Merriam Webster defines an alternator as “an electric generator for producing alternating current”. Wikipedia describes an alternator as “an electromechanical device that converts mechanical energy to electrical energy in the form of alternating current”.
How do Merriam Webster’s definition and Wikipedia’s description relate to cars? The alternator converts the engine’s rotating mechanical energy to electrical energy needed for all the electrical needs of the car, such as the ignition system, exterior lights, interior lights, instrument clusters, windshield wipers, air conditioning, heater, cruise control, power windows, power door locks, security systems, keyless entry system, power sliding doors, electric seats, heated seats, air bags, anti-lock brakes, electronic suspension, computerized engine components, computerized transmission, navigation systems, computerized body control systems, etc. So, the job of the alternator is very important.
The alternator is very reliable and, with proper care and maintenance, it should last a long time, especially in today’s vehicles. The alternator is located somewhere on the drive belt end or front of the engine. That is because the alternator is driven by a V-belt or serpentine belt, which in turn is driven by the engine crankshaft or harmonic balancer pulley. When the engine crankshaft pulley spins it drives the alternator belt causing the alternator to spin. This process converts the engine rotating mechanical energy to electrical energy through the alternator. Depending on the application, in other words vehicle make and model, accessing the alternator may be very easy or very difficult.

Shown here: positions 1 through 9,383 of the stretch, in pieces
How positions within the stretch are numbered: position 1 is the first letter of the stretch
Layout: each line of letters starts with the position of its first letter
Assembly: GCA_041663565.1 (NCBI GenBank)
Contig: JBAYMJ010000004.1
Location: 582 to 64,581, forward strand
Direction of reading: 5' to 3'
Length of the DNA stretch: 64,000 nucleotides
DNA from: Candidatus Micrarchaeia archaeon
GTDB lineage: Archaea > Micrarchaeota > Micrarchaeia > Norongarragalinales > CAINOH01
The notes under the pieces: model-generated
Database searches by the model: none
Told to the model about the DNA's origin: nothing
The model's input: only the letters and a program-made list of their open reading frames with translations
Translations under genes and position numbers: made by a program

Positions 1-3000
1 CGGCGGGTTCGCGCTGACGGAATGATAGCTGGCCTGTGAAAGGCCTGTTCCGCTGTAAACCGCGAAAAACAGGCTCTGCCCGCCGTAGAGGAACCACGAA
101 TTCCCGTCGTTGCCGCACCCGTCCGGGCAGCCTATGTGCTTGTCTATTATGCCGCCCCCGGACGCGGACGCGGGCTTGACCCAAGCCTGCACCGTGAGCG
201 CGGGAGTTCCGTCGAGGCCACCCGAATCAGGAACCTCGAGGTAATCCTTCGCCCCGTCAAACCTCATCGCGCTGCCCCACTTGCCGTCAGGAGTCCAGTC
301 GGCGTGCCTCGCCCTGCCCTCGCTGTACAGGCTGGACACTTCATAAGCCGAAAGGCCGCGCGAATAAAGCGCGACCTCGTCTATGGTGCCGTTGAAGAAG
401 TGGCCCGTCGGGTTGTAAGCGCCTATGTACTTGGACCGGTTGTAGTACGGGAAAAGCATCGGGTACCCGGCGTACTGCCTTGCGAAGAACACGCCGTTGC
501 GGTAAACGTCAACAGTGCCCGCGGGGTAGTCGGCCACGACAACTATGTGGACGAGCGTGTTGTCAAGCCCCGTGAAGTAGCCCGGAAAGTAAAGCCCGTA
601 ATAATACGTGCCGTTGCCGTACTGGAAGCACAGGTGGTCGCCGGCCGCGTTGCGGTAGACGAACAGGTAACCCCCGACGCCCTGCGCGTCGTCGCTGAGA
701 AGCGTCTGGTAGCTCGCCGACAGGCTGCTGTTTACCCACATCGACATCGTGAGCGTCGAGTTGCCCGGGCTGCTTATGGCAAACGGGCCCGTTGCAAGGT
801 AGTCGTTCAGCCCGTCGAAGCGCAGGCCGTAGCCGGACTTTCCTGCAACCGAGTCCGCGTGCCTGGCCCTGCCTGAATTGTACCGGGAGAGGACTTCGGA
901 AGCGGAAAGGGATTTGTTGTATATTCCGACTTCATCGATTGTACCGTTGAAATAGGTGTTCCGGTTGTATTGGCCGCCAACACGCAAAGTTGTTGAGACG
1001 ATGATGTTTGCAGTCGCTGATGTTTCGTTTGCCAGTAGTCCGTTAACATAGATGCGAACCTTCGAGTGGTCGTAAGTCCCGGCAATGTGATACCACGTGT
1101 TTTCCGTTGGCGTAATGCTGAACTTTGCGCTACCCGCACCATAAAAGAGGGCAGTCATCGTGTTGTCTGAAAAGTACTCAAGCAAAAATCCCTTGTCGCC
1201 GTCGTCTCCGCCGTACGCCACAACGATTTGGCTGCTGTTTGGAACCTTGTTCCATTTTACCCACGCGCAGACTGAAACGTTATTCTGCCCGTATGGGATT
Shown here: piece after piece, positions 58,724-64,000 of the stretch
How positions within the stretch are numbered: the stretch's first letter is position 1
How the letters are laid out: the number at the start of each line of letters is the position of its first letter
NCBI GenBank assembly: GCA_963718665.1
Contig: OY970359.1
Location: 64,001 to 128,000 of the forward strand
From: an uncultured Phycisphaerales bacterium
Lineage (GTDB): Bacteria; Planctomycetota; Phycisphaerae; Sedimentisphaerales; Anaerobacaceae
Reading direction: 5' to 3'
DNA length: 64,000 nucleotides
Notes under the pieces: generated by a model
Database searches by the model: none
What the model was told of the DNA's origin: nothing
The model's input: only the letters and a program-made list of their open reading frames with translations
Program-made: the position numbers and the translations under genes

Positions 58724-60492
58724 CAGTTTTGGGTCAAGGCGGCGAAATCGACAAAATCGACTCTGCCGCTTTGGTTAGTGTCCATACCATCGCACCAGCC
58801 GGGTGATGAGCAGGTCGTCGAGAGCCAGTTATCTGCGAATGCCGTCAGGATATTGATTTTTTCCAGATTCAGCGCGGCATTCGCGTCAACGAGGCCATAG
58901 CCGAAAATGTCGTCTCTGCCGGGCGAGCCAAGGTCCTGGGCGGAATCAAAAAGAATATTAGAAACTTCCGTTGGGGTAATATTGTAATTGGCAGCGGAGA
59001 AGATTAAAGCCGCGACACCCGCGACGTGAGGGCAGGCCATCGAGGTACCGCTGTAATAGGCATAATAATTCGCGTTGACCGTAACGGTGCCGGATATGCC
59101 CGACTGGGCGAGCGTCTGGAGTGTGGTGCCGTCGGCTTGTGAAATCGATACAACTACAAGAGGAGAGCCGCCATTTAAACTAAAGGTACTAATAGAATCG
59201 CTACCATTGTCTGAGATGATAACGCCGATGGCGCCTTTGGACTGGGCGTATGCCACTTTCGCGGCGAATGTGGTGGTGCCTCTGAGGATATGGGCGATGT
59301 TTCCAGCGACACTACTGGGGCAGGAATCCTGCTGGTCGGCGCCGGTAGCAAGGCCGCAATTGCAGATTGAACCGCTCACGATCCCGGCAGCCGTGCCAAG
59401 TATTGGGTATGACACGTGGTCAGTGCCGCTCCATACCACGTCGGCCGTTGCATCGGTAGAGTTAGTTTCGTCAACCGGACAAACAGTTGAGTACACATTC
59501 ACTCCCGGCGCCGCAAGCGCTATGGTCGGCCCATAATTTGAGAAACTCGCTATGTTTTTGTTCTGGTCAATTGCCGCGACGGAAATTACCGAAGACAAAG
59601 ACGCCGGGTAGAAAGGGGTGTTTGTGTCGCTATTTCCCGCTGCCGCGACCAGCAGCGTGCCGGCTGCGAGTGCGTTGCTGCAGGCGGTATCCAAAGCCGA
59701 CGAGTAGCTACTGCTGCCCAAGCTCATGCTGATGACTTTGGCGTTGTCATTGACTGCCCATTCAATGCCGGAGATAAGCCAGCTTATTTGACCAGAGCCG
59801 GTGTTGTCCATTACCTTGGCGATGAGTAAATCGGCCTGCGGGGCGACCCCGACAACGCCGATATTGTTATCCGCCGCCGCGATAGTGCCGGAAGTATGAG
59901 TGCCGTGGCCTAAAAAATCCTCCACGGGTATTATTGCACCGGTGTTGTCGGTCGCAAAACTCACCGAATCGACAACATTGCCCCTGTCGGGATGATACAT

In future articles diagnosing, remove and re-install, repairing, wiring schematics, and purchasing an alternator will be discussed. The various ways of controlling the alternator will be covered. Also, alternator common variations and history will be addressed. The vintage generator will also be briefly reviewed. Safety and tool usage will also be covered.
As always, if any procedure in this series of articles appears to be beyond the capabilities of the vehicle owner or driver, then testing and servicing the alternator should be performed by a professional or ASE Master Certified mechanic. The vehicle would have to be taken to a repair shop that employs these types of mechanics such as A & M Alternator Services located at 2419 E. Jackson St. in Phoenix, Auto Electric Specialists located at 5216 W. Lamar Rd. in Glendale, Village Auto Electric Service located at 19 N. Miller St. in Mesa, All Start Electric located at 13501 E. Chandler Blvd. in Chandler, Jordan’s Automotive Specialists located at 8718 E. McDowell Rd. #3 in Scottsdale, Rob’s Quality Automotive located at 11801 N. Cave Creek Rd. in Phoenix, Scottsdale Pro Tech located at 8245 E. Butheruand Dr. #111 in Scottsdale, and Art’s Family Auto Repair located at 915 W. Hatcher Rd. in Phoenix.